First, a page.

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This is an exercise to create a class that behaves exactly like an int.

Questions

  • Am I missing anything?
  • Or did I going about this about this the wrong way?
  • Is there anything I could improve on?
  • Are there any tricks that I could learn from this?
  • How about style; does the style look OK?
#include <iostream> // std::cout
#include <utility>  // std::move

class jd_int {
public:
    jd_int() = default;

    jd_int(int i)             : _i{i}                   { }
    jd_int(const jd_int& jdi) : _i{jdi._i}              { }
    jd_int(jd_int&& jdi)      : _i{std::move(jdi._i)}   { }

    jd_int operator= (int i)             { _i = i; return *this;                 }
    jd_int operator= (double d)          { _i = d; return *this;                 }
    jd_int operator= (const jd_int& jdi) { _i = jdi._i; return *this;            }
    jd_int operator= (jd_int&& jdi)      { _i = std::move(jdi._i); return *this; }

    ~jd_int() = default;

    operator bool()   { return !!_i;                    }
    operator int()    { return static_cast<int>(_i);    }
    operator double() { return static_cast<double>(_i); }

    jd_int operator+=(jd_int jdi) { return _i += jdi._i; }
    jd_int operator+ (jd_int jdi) { return _i +  jdi._i; }

    jd_int operator-=(jd_int jdi) { return _i -= jdi._i; }
    jd_int operator- (jd_int jdi) { return _i -  jdi._i; }

    jd_int operator*=(jd_int jdi) { return _i *= jdi._i; }
    jd_int operator* (jd_int jdi) { return _i *  jdi._i; }

    jd_int operator/=(jd_int jdi) { return _i /= jdi._i; }
    jd_int operator/ (jd_int jdi) { return _i /  jdi._i; }

    jd_int operator%=(jd_int jdi) { return _i %= jdi._i; }
    jd_int operator% (jd_int jdi) { return _i %  jdi._i; }

    jd_int operator++()    { return ++_i;                          }
    jd_int operator++(int) { jd_int tmp = *this; ++_i; return tmp; }

    jd_int operator--()    { return --_i;                          }
    jd_int operator--(int) { jd_int tmp = *this; --_i; return tmp; }

    friend bool operator< (jd_int lhs, jd_int rhs);
    friend bool operator> (jd_int lhs, jd_int rhs);
    friend bool operator<=(jd_int lhs, jd_int rhs);
    friend bool operator>=(jd_int lhs, jd_int rhs);
    friend bool operator==(jd_int lhs, jd_int rhs);
    friend bool operator!=(jd_int lhs, jd_int rhs);

private:
    int _i;

    friend std::ostream& operator<<(std::ostream& os, const jd_int jdi);
    friend std::istream& operator>>(std::istream& is, jd_int jdi);
};

bool operator< (jd_int lhs, jd_int rhs) { return (lhs._i <  rhs._i); }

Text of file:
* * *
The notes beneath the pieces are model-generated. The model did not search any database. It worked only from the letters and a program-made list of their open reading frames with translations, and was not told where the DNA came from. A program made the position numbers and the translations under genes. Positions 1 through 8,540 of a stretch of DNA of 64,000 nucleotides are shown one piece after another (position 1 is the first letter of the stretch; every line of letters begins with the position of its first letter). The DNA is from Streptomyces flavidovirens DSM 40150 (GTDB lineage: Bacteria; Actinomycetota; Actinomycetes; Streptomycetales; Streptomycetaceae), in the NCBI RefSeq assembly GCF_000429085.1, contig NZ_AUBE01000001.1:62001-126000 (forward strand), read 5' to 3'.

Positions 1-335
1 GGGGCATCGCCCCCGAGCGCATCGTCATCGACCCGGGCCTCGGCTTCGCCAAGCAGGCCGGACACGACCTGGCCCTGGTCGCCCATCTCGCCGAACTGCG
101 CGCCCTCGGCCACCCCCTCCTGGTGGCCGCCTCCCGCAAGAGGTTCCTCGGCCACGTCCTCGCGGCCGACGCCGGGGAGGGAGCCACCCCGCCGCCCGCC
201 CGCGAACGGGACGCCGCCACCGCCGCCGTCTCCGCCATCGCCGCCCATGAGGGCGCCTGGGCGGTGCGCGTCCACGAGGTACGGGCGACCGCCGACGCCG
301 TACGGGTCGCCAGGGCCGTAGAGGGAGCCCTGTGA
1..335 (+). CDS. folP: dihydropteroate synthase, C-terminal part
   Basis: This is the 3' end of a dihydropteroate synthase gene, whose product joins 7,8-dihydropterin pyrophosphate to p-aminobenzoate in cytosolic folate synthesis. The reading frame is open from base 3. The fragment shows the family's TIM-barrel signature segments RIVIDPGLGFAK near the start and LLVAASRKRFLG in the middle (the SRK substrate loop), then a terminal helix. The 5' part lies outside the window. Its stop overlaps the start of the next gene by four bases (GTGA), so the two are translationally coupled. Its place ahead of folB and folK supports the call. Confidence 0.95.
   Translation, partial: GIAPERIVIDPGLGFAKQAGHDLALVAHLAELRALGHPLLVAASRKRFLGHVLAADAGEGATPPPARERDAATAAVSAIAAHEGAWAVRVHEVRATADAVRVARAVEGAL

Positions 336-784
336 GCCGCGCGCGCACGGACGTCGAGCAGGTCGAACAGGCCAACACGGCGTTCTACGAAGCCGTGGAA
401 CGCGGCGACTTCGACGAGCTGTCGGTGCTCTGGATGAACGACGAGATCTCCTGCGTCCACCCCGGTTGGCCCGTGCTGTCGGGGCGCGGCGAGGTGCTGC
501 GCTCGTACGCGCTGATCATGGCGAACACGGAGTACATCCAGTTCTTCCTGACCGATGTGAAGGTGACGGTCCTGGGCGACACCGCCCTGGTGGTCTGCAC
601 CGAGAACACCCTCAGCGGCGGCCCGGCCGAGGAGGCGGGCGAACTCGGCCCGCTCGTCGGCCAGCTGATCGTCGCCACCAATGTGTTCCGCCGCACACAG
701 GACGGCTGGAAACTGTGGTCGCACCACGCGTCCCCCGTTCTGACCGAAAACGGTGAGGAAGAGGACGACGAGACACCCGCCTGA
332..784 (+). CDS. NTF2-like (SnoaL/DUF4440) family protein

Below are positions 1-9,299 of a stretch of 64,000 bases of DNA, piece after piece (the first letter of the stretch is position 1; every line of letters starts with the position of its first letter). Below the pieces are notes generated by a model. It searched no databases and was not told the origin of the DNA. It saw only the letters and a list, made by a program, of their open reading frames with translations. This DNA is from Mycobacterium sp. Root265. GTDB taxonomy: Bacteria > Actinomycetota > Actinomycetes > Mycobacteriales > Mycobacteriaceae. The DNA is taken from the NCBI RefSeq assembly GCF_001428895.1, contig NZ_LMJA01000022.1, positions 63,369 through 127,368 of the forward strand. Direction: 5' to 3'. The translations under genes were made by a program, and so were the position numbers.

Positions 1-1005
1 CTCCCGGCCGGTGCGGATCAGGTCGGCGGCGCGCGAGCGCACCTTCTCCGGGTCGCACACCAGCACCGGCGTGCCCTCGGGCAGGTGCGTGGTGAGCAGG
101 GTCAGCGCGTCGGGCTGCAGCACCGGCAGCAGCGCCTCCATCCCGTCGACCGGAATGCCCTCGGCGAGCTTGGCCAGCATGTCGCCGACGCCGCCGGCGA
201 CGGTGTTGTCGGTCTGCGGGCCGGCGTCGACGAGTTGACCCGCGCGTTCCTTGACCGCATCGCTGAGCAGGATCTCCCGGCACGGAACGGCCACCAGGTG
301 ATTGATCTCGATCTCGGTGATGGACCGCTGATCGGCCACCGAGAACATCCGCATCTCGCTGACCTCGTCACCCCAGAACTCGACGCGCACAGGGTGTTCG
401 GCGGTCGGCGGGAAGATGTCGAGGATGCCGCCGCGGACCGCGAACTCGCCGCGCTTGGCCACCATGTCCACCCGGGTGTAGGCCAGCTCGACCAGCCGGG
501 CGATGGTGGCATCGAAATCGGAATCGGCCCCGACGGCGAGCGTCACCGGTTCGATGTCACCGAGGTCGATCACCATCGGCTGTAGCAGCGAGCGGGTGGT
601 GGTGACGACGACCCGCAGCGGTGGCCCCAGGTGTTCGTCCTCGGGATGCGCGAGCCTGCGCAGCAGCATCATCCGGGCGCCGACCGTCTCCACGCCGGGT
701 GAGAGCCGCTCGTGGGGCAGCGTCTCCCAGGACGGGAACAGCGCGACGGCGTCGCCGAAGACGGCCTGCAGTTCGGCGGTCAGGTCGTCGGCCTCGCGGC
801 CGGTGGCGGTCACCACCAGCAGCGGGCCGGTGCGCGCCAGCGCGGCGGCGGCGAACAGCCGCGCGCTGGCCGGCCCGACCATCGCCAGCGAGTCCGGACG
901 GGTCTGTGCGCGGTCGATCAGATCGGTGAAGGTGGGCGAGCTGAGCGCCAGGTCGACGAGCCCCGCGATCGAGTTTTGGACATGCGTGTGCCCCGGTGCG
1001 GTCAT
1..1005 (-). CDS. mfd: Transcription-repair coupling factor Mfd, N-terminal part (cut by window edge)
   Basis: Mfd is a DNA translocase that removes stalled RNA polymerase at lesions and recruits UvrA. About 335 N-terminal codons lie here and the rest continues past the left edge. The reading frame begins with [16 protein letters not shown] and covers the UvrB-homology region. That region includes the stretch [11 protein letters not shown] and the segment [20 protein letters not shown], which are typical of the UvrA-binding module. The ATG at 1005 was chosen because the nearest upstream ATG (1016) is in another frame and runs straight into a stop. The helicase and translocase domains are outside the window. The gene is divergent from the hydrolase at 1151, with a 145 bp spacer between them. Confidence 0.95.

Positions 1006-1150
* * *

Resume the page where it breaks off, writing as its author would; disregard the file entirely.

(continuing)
bool operator> (jd_int lhs, jd_int rhs) { return (lhs._i >  rhs._i); }
bool operator<=(jd_int lhs, jd_int rhs) { return (lhs._i <= rhs._i); }
bool operator>=(jd_int lhs, jd_int rhs) { return (lhs._i >= rhs._i); }
bool operator==(jd_int lhs, jd_int rhs) { return (lhs._i == rhs._i); }
bool operator!=(jd_int lhs, jd_int rhs) { return (lhs._i != rhs._i); }

std::ostream& operator<<(std::ostream& os, const jd_int jdi) {
    os << jdi._i;
    return os;
}

std::istream& operator>>(std::istream& is, jd_int jdi) {
    is >> jdi._i;
    return is;
}
```
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closed as off-topic by πάντα ῥεῖ, Mast, t3chb0t, IEatBagels, pacmaninbw Apr 29 at 16:57

This question appears to be off-topic. The users who voted to close gave this specific reason:

  • "Lacks concrete context: Code Review requires concrete code from a project, with sufficient context for reviewers to understand how that code is used. Pseudocode, stub code, hypothetical code, obfuscated code, and generic best practices are outside the scope of this site." – πάντα ῥεῖ, Mast, IEatBagels, pacmaninbw
If this question can be reworded to fit the rules in the help center, please edit the question.

  • 1
    \$\begingroup\$ What's the primary purpose for doing so? Can you elaborate please? \$\endgroup\$ – πάντα ῥεῖ Apr 28 at 21:22
  • \$\begingroup\$ It's an exercise question by Bjarne Stroustrup. \$\endgroup\$ – John DeBord Apr 28 at 21:49
  • 1
    \$\begingroup\$ There's a number of operator definitions missing then, \$\endgroup\$ – πάντα ῥεῖ Apr 28 at 22:08
  • 1
    \$\begingroup\$ Yes, this question appears to be incomplete. We can handle large pieces of code, don't be afraid to upload it all. However, that's for next time. Your question has already been answered now, so please don't touch the code. \$\endgroup\$ – Mast Apr 29 at 6:40
  • 2
    \$\begingroup\$ Basically, you're simulating an int by comparing against an actual int. That's not simulating, that's wrapping. \$\endgroup\$ – Mast Apr 29 at 6:44
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I would make the bool operator explicit (and const)

The explicit will prevent the object being auto converted to bool in situations where you don't want it too. This may break with int type but is usually a better work match.

explicit operator bool() const  { return !!_i;                    }

I know how the !! works but it is obscure and a lot of people will raise an eyebrow. At least write a comment about it.


These methods should be const

operator int()    const { return static_cast<int>(_i);    }
operator double() const { return static_cast<double>(_i); }
//                ^^^^^

They do not change the state of the class.


All the assignment operator methods are defined wrong.

jd_int operator+=(jd_int jdi) { return _i += jdi._i; }